As I moved to Fourplay - Between The Sheets, the MC452's slightly forward presentation continued. Solo vocals, and harmonies had a certain crisp clarity not heard through the 501's. Fourplay likes to use various unusual sounds that drift across the sound stage in support of the instruments being played. These various sounds all seemed enhanced and at a closer position to me than when auditioning the same CD tracks on the main system with the MC501's.
I played Liz Story - 17 Seconds To Anywhere to get a feeling for solo piano through the 452. It presented Liz Story's talented piano playing in a more up close and personal fashion, again with a new found dynamic quickness as she strikes full chords, as well as individual keys. The MC501's do a fine job with piano, but the new dynamic quickness through the MC452 was not as present with the 501's. The MC452's sustained notes lingered effortlessly and faded to an absolute jet black silence as the notes diminished. It seems to me that between the new MC452's dynamic quickness, its effortless power delivery, and the ultra silent background, I am able to hear deeper into the music, picking up new sonic cues in music that I had previously missed.
Don't misunderstand my comparison of the MC452 to the MC501 amplifiers. The 501's are amazing amplifiers, detailed, dynamic power houses. I am not hammering on the 501's in any way, just simply offering my interpretation of what I experienced comparing the same music on two different amplifiers. The MC501's still rock the house, but when compared to the 452, the 501's do it with a slightly darker presentation.
There is definitely a new voice with the McIntosh MC452, one that places the entire musical presentation more forward, with dynamics that seem to be faster in their attack. The 452 is a bit more in your face, so to speak. The forward nature of the sonic signature, coupled with a sense of faster dynamic attacks leaves me believing the new MC452, and quite possibly the new MC601's, have been intentionally voiced by the McIntosh design team as a way of refreshing the amplifier lineup against the onslaught of so many other players on the field. Time will tell if my opinion has merit.
A few other things. The MC452 is a heavy amplifier. Get help when it's time to unbox or move this beast. The speaker terminals are new, and unique in their manner of clamping to spade terminals. McIntosh even supplies a small molded wrench to tighten the terminals. Since I use locking banana plugs, I discovered the holes in the terminals for banana plugs are very tight. With the banana plugs in the unlocked position, I had to push hard to get the WBT solid silver banana plugs into the MC452's terminal holes. Locking the banana plugs was only a half turn on the connector's knurled knob instead of the usual turn and a half. There may be some banana plugs that will not fit into the holes on these new termenals. Also, be aware that the MC452 has no provisions to allow bridging the amplifier for use as a mono block. It is strictly a two channel amplifier. The new balanced and unbalance line outputs on the rear that allow daisy chaining to another amplifier are a nice feature for those who may need this option.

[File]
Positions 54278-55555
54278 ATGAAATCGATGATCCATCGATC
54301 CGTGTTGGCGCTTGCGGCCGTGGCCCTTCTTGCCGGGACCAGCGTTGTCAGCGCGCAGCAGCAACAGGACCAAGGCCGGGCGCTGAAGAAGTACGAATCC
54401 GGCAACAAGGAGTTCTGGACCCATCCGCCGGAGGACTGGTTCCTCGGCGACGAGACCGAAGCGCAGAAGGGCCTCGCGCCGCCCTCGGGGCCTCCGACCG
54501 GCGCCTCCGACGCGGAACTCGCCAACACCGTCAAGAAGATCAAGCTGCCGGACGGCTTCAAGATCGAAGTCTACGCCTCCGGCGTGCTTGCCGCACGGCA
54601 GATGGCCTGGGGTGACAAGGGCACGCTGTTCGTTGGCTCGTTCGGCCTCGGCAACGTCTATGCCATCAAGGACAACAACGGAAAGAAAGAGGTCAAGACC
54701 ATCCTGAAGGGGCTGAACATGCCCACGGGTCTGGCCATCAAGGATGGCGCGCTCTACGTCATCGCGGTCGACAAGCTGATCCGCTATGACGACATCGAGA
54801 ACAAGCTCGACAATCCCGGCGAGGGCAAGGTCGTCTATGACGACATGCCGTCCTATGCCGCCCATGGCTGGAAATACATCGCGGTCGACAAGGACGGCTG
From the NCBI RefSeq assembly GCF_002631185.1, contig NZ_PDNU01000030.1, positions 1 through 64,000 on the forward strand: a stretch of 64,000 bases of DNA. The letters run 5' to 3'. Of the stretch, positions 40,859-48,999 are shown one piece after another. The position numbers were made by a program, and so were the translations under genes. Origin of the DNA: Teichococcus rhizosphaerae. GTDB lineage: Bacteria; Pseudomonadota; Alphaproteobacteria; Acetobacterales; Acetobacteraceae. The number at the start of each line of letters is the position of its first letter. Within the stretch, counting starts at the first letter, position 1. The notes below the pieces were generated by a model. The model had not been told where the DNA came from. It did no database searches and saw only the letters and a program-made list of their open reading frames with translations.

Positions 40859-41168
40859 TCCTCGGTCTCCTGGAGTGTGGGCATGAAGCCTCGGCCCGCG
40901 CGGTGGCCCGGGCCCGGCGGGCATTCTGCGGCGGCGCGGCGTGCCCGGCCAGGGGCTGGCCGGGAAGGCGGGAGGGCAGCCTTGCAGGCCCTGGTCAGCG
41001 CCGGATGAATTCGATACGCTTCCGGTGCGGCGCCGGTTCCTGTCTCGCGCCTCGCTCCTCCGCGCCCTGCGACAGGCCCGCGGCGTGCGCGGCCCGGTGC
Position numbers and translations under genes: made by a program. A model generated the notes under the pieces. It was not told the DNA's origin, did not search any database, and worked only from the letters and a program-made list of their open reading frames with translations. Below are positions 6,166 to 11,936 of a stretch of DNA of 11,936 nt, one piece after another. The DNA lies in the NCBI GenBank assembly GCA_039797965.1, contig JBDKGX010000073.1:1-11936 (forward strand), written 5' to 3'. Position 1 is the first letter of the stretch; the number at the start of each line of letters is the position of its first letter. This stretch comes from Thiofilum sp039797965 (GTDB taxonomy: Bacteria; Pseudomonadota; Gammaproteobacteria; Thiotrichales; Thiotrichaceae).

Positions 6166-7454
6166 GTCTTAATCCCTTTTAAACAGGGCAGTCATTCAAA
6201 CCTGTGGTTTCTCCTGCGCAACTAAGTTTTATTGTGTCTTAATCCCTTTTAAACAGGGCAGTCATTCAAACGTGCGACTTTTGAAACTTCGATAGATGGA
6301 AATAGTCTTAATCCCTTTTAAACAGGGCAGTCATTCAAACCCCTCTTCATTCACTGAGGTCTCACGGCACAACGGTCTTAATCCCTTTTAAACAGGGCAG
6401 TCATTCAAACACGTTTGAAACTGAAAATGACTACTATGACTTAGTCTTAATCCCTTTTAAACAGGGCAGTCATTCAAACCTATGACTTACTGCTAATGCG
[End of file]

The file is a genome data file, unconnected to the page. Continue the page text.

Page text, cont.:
Now the big question. Can a MC452 replace a pair of MC501's in a sound system and leave an owner happy? I believe it can. The MC452 has plenty of power, far more than the 450 watts advertised, and when coupled with the apparent faster dynamics and new forward presentation, is a strong candidate for a two channel replacement to a mono block setup. The power supply in the MC452 is not lacking in any way. Channel separation is as good as the mono 501's, and the sound stage is wide, deep, and 3 dimensional. There is no compromise in the current necessary to drive both channels to full output. I am thinking two MC452's might make the perfect bi-amp setup.
Ultimately, I am very impressed with the MC452. It has gobs of power, and with the quickness of its dynamics the MC452 sounds like it has more power than the MC501's. This power is delivered effortlessly without a hint of dynamic compression. When a drum slams, a horn blasts, or a guitar rips into a screaming lead, it is all there and then some. It doesn't disappoint in the softer subtle sounds, either. The new sonic signature has surprised me, and was not expected. It will take awhile for me to absorb and adjust my old expectations to the changes. Now that the MC452 has settled into its permanent voice, I am thoroughly enjoying listening to it. The new MC452 voice is like living in the same building, but moving up one floor with a slightly better view. The MC452 is a winner.